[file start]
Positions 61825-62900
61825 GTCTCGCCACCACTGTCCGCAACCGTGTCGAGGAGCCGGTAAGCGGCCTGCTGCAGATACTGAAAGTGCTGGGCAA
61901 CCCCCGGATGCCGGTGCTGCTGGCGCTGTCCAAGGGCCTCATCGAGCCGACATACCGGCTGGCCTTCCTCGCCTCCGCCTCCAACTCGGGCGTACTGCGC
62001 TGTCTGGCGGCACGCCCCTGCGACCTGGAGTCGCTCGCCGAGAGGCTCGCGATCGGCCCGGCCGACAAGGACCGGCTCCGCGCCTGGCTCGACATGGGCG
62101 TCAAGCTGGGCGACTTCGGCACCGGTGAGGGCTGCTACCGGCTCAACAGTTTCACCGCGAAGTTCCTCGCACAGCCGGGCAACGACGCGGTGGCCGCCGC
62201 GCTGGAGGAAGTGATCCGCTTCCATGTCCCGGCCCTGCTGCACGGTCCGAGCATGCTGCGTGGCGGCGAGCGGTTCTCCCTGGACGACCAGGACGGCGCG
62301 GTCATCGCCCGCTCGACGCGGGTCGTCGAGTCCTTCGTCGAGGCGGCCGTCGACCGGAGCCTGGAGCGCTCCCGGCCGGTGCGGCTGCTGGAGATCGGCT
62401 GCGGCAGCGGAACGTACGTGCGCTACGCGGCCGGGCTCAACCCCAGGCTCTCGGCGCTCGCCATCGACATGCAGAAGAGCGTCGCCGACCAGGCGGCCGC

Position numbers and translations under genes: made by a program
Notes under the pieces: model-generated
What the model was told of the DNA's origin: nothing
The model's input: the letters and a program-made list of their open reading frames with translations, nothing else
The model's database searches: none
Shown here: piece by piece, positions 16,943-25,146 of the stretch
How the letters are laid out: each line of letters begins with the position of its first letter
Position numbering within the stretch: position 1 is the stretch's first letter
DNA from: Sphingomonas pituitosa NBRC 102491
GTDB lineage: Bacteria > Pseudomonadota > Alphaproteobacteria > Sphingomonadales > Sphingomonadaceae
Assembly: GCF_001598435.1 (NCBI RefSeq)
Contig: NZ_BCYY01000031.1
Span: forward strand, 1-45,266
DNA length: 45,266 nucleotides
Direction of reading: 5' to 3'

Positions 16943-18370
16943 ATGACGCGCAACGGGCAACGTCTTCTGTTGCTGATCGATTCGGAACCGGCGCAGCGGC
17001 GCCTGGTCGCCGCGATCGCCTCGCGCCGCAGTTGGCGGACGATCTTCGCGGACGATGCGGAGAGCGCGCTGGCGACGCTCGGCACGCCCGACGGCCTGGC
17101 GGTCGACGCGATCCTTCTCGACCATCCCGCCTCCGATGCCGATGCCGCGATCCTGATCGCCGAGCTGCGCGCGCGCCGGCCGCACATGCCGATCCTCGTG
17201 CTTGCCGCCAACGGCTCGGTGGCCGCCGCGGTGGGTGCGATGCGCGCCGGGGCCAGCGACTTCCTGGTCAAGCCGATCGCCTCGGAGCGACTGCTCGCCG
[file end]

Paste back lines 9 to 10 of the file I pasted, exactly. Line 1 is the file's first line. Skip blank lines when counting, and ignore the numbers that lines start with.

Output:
Position numbers and translations under genes: made by a program
Notes under the pieces: model-generated